April Morning Summary & Study Guide

This Study Guide consists of approximately 26 pages of chapter summaries, quotes, character analysis, themes, and more - everything you need to sharpen your knowledge of April Morning.
This section contains 511 words
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April Morning Summary & Study Guide Description

April Morning Summary & Study Guide includes comprehensive information and analysis to help you understand the book. This study guide contains the following sections:

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“April Morning” is a young adult historical novel by Howard Fast occurring in the very early days of the American Revolution April of 1775. Adam Cooper is a 15-year-old resident of Lexington, Massachusetts, where he lives with his father, mother, grandmother, and younger brother, Levi. The residents of Massachusetts are angry against British rule, for the British are taking away the rights of the colonists one by one. Each town across the colony has drawn up a charter of rights, extolling the idea that rights come from God, and not from King George III. Adam himself has a difficult relationship with his father, who has high expectations of Adam that Adam never seems to fulfill.

The locals in Lexington determine how best to handle the situation should violence break out. It is agreed that a militia should continue to be kept in the event that the British become violent, but few suspect that the British will turn against their own colonial subjects. War seems a dream for most of the residents of Lexington. Among them are Adam and Ruth Simmons, a girl of fifteen who is in love with Adam. She longs to marry him and begin a family with him, and worries about the penchant for war with Great Britain.

When word comes that the British have moved out of Boston, Adam, his father, and the town’s militia assembles in the hopes that the British will leave them alone and pass on to their goal, Concord. Adam and his father make peace with one another as they head out to assemble. However, the British advance guard that arrives does not march past the militia.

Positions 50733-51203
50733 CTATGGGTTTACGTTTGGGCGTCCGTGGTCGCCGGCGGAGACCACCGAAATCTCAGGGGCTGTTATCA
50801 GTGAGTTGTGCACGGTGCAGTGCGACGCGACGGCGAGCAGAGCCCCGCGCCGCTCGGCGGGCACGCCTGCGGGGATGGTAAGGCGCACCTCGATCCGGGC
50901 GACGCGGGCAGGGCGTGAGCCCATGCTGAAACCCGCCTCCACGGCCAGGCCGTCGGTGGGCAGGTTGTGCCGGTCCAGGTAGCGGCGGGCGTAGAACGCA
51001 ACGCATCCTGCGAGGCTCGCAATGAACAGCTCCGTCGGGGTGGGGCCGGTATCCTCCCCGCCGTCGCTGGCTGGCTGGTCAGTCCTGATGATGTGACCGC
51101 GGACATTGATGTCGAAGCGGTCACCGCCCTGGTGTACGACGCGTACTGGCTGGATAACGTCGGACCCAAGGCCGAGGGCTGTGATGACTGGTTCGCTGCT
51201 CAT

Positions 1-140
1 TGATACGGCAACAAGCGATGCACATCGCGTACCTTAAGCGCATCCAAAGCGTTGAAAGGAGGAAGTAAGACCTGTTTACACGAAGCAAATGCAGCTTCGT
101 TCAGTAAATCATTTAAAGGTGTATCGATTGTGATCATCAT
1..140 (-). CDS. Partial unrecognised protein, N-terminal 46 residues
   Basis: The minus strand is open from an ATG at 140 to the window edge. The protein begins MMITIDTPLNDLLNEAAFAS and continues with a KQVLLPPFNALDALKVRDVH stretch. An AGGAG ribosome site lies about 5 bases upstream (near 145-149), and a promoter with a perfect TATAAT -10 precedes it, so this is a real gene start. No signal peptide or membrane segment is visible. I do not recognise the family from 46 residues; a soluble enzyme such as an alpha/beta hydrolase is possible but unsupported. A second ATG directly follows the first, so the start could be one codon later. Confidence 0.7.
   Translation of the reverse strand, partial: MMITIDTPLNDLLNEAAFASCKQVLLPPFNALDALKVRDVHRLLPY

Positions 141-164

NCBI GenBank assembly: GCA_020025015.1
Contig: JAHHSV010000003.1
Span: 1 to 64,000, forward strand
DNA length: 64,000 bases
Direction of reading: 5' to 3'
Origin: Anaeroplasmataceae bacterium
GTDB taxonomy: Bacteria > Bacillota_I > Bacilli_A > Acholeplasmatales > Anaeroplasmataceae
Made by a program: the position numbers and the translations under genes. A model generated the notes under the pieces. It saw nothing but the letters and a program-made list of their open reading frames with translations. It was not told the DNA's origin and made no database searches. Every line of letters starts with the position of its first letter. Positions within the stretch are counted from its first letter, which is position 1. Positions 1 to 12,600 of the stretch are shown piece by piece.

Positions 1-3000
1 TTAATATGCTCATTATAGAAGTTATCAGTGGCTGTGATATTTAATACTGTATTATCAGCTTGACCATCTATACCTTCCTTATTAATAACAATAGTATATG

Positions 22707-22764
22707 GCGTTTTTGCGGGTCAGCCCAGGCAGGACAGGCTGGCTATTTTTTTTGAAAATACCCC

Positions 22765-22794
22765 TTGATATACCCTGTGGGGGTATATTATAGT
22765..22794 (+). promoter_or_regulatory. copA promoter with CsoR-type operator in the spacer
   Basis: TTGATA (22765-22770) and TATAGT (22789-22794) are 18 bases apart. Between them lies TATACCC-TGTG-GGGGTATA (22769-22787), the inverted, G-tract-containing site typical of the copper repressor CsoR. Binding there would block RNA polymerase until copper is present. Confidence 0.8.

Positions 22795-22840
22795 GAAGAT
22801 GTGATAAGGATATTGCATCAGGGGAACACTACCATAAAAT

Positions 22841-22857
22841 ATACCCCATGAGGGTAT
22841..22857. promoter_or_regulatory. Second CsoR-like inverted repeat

Instead, they form battle lines and attack the militia, scattering them and moving on to Concord. Adam’s father is killed, and Adam meets up with other locals – men pouring in from every direction – to fight the British. Adam becomes part of a running battle between Concord and Boston, battling the British while women and children bring the colonials water, food, and other supplies. The British are eventually driven back into Boston, where thousands more militiamen converge to besiege the city.

At home later, Ruther is thrilled that Adam is still alive, and vows that she will wait for Adam in order to marry him, imagining that Adam will go off to fight again soon. Adam himself is torn about going off to fight, or remaining in Lexington. Ruth’s father encourages Adam to consider not leaving right away, insisting that his family will need him in the coming days now that his father is gone. Adam agrees. He then helps to tend to his family, and determines that, though he will eventually go off to fight, it will not be the next day. He reminds his grandmother that although she has lost her son, she still has Adam in her life. Nevertheless, she worries about Adam knowing that he will not stay out of the war forever. As he goes to sleep that night, Adam thanks God the day is over.

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This section contains 511 words
(approx. 2 pages at 400 words per page)
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